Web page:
Municipal crews, utility workers and homeowners continued to clean up Monday after a line of storms moved across Northwest Indiana late Sunday.
About 3,000 NIPSCO customers — mainly in Gary and Hobart — were still without power about 7 p.m. Monday as a result of the strong storms that moved through the area Sunday night.
As many as 25,000 customers were impacted during the peak of the outages, said NIPSCO Communications Manager Kathleen Szot.
Gary, Hobart and Portage were the hardest-hit areas, though outages were scattered across Lake, Porter and LaPorte counties, Szot said.
Some customers in Portage, Gary and Hobart may be without power until Wednesday, according to information posted at NIPSCO's outage center website.
Visit the outage center at http://www.nipsco.com/en/Stay-Safe/outage-center.aspx or check in with Facebook or Twitter.
Kankakee Valley REMC had restored power to all of its customers by 6 a.m. Monday, Communications and Marketing Director Amanda Steeb said.
She said 1,200 customers were impacted during the peak of the outages in the areas of Valparaiso, Chesterton, Westville, and Starke and Pulaski counties.
Portage city officials reported numerous homes damaged on the city's south side. The roof of El Pueblo Restaurant was blown off.
Nativity of Our Savior Catholic School in Portage was closed Monday because it was without power, according to the school's website.
Joseph Calhoun, director of administration and emergency management for the city of Portage, said city crews worked overnight clearing debris from streets and storm drains.
Remnants of corn stalks in fields south of U.S. 6 were swept off the fields into waterways. Calhoun said the corn debris must be removed to keep it from getting into lift stations, which help move stormwater through the city.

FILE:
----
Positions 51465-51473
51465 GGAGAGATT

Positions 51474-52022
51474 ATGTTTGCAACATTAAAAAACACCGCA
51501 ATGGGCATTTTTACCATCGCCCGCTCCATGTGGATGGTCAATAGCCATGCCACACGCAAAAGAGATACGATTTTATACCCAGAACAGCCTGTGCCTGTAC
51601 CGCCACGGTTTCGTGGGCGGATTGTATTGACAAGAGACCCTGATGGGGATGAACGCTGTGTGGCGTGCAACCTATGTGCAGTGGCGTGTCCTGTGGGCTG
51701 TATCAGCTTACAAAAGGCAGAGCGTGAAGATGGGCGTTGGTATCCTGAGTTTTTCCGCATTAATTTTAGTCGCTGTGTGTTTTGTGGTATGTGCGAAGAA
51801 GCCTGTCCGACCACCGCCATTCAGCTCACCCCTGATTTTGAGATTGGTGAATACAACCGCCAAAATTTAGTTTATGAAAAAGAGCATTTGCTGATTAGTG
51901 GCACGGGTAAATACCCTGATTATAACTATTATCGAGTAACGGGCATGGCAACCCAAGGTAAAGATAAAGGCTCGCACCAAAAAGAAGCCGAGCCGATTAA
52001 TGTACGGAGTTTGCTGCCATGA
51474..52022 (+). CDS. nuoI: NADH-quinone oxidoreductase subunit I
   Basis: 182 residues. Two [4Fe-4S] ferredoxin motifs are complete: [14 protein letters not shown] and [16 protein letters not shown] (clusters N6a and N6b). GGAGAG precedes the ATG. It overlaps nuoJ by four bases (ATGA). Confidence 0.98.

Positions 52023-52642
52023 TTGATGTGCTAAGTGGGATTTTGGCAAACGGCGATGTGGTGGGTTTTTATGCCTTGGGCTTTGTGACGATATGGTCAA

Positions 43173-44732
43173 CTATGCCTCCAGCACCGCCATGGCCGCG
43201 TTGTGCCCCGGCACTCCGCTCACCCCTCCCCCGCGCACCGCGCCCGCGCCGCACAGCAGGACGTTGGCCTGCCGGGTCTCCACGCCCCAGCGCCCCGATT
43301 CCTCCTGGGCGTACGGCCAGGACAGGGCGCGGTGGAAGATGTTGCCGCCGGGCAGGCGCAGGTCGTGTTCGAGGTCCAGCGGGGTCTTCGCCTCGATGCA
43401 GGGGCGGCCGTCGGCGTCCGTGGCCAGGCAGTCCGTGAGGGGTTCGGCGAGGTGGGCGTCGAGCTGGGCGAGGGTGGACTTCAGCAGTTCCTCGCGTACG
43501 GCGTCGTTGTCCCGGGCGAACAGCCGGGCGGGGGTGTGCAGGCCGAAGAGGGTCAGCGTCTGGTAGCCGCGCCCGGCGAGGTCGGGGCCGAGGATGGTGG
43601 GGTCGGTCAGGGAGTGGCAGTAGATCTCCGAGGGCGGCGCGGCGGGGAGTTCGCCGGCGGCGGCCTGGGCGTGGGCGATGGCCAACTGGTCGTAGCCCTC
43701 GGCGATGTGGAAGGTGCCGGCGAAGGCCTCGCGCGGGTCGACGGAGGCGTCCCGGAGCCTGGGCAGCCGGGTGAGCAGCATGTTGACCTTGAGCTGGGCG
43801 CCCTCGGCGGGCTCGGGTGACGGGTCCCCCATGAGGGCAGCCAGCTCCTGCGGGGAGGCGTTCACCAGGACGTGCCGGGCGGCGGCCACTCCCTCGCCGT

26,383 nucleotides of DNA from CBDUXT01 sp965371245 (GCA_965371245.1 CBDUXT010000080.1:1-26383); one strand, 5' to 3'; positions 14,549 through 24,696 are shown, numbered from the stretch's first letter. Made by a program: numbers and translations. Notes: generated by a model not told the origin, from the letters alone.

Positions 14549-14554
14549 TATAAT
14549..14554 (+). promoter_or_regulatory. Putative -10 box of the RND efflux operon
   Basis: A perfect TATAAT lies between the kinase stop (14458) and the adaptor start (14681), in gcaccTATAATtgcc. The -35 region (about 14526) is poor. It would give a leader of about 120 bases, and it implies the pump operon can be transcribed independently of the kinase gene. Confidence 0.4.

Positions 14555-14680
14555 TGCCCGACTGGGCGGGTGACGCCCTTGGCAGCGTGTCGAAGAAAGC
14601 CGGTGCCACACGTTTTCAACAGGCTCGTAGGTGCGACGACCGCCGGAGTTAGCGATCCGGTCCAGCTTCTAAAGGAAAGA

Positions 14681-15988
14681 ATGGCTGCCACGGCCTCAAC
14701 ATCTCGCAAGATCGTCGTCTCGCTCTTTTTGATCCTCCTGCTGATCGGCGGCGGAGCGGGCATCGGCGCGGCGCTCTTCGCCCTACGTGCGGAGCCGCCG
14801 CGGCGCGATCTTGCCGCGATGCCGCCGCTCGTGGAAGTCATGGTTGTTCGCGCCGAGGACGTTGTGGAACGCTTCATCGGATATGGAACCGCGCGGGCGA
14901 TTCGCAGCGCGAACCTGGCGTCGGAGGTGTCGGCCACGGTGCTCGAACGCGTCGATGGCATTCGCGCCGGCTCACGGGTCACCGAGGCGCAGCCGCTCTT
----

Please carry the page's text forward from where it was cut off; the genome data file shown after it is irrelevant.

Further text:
Calhoun said some homes hit by hail Sunday night looked like they were riddled by machine gun fire.
In LaPorte, Mike Cavanaugh had just gone inside Sunday night when several trees came down, including one that took out his garage and two vehicles at 1657 Stone Lake Drive.
A large, dead tree on park department property fell across his property line onto his garage, knocking holes in the flat roof.
Cavanaugh said he and a friend saw the skies darkening and left the two-car garage to go inside. High winds hit about 10 minutes later, and the trees quickly tumbled down.
A large branch from the tree that landed on the garage also shattered all of the windows on Cavanaugh's red 2003 Hyundai Tiburon and put some dents in a nearly new full-sized pickup truck.
For now, Cavanaugh said he's been advised to stay out of the garage because the structure might be unstable.
He has insurance to cover the loss, which he estimated is $50,000 to $100,000.
Officials said few trees came down throughout the county and the ones that did caused no other major property damage that they were aware of.